Roadmap for sbt 1.4?

Congratulations for getting sbt 1.3.0 out!

Would it be possible to have more information about the roadmap for the next version of sbt?

In particular, I’d be curious to know what are the plans about sbt server. The documentation says that this is experimental and that LSP is supported. Do you plan to support BSP?

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timing

We were fortunate to get lots of help from the contributors for sbt 1.3.0, and were able to make some big changes. For sbt 1.4.0, maybe we should try to ship in 100 ~ 200d. (I’ve said that about sbt 1.3.0 too, but we should aim for it nonetheless)

specifics

One of the things I would be looking into is Zinc performance in large corporate codebase.

BSP support is something I’ve had on a short list of feature enhancement. (Related contribution would be welcome in this area)

Another nice-to-have that I’ve been hacking on-and-off is using build.properties file more. For example, giter8.version should be specified in there so the template author can specify the Giter8 version (much like how sbt works). Another idea that’s been brought up is allowing build authors to specify JVM flags in there.

If anyone has Christmas wishes, I’d be happy to get feedback in this thread, and maybe contributors can get ideas.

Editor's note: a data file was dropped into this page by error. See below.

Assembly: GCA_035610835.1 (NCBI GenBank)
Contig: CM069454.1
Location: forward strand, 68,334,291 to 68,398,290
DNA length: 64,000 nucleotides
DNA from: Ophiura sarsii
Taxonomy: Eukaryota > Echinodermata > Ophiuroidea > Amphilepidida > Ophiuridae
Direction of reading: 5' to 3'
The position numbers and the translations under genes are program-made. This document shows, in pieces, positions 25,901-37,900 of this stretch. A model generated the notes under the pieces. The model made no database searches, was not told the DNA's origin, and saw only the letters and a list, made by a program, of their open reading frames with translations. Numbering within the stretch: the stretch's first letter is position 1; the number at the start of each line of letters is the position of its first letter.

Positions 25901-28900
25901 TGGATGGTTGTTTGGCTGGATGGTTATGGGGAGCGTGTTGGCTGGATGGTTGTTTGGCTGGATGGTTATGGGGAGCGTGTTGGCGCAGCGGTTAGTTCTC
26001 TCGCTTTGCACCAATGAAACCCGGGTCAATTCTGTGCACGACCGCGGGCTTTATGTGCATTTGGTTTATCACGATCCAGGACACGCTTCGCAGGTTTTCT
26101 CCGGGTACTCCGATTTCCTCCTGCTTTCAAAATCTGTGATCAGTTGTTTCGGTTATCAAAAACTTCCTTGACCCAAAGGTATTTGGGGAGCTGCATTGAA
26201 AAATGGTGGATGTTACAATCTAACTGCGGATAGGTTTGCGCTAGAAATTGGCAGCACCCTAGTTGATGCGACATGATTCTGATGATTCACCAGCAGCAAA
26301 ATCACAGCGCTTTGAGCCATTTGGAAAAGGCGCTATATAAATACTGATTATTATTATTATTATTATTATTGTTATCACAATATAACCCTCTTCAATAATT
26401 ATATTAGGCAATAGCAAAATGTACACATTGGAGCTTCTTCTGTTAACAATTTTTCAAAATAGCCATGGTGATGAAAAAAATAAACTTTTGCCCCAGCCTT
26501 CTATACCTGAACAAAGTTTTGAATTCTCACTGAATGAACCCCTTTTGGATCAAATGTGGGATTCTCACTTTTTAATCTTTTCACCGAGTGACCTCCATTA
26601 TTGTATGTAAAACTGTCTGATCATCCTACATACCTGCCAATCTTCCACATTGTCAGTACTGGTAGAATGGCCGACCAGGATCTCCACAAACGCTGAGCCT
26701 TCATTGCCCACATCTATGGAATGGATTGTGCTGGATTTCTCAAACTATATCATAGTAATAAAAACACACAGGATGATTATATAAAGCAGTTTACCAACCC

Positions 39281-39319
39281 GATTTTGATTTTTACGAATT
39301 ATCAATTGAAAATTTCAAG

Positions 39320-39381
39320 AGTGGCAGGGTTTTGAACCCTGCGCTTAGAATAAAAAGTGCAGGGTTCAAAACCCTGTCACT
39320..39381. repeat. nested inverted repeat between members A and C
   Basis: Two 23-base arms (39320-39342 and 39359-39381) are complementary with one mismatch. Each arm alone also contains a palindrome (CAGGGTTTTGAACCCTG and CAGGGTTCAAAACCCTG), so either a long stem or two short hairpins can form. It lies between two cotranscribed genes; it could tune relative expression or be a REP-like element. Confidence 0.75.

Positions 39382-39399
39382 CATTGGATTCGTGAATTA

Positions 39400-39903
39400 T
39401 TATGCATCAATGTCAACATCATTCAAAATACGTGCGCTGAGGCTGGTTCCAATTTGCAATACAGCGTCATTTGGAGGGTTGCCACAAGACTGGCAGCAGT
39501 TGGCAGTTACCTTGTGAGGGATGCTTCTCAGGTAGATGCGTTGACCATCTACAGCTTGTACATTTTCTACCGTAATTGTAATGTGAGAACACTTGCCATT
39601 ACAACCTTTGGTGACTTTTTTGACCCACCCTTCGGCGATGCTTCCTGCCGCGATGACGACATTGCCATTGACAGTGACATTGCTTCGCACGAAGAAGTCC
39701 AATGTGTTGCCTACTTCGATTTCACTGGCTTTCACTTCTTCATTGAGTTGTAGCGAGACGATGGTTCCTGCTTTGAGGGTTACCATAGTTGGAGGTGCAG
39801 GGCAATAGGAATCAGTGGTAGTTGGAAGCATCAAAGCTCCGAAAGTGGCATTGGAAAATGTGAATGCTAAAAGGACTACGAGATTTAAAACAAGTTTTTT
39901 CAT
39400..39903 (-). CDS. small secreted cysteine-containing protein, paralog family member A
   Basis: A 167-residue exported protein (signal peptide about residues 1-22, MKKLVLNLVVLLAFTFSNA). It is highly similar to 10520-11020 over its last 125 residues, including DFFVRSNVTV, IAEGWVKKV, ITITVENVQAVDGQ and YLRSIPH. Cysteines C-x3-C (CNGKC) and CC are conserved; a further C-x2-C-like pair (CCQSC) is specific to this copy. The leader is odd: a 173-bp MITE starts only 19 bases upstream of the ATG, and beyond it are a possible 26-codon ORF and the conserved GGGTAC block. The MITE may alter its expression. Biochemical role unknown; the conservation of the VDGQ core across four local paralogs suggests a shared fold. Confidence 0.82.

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Why do those have to wait for 1.4.0?

  1. Every fresh code has bugs, so feature enhancements need to go through RC cycle. (Patch releases come out without RCs)
  2. Extending the life of patch 1.2.x or 1.3.x is one of major causes of delaying the feature release.

Thanks Eugene for your response!

Another thing that comes to my mind: I remember there has been some work to improve “matrix configurations” support. What are your thoughts about it?

The experiments in sbt-projectmatrix is shaping up. It needs some more tweaking, but this might be a good candidate to merge into mothership if people want the feature.

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+1000 to that, but at this point I think the best way to achieve this would be to simply bundle the bloop sbt plugin with sbt, like 1.3 did with the coursier sbt plugin. This would also bring all the other improvements bloop brings (classloader handling, build pipelining, …) for free.

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Currently, the bloop sbt plugin does not much apart from generating a bloop configuration that you can then use with bloop. So, bundling the bloop sbt plugin within sbt would not help, in its current state, if I understood correctly.

So, I guess what we need for a working integration is to make sbt delegate compilation to the bloop server, and delegate the “sbt server” to the bloop server. Maybe @jvican can confirm or fix this assumption?

That being said, I’ve seen that mill chose to not use bloop to support BSP (see lihaoyi/mill#664), although there is a mill integration in bloop, which does provide BSP for free. I’m not familiar enough with either bloop or mill to fully understand the reasons for this, but it seems that the mill integration in bloop can not take advantage of some features of mill (I guess this is by design, because bloop is designed to be build tool agnostic). I’m wondering whether the same kind of limitations would apply if we were trying to get BSP support (and “all the improvements bloop brings for free”) by relying on the sbt bloop integration?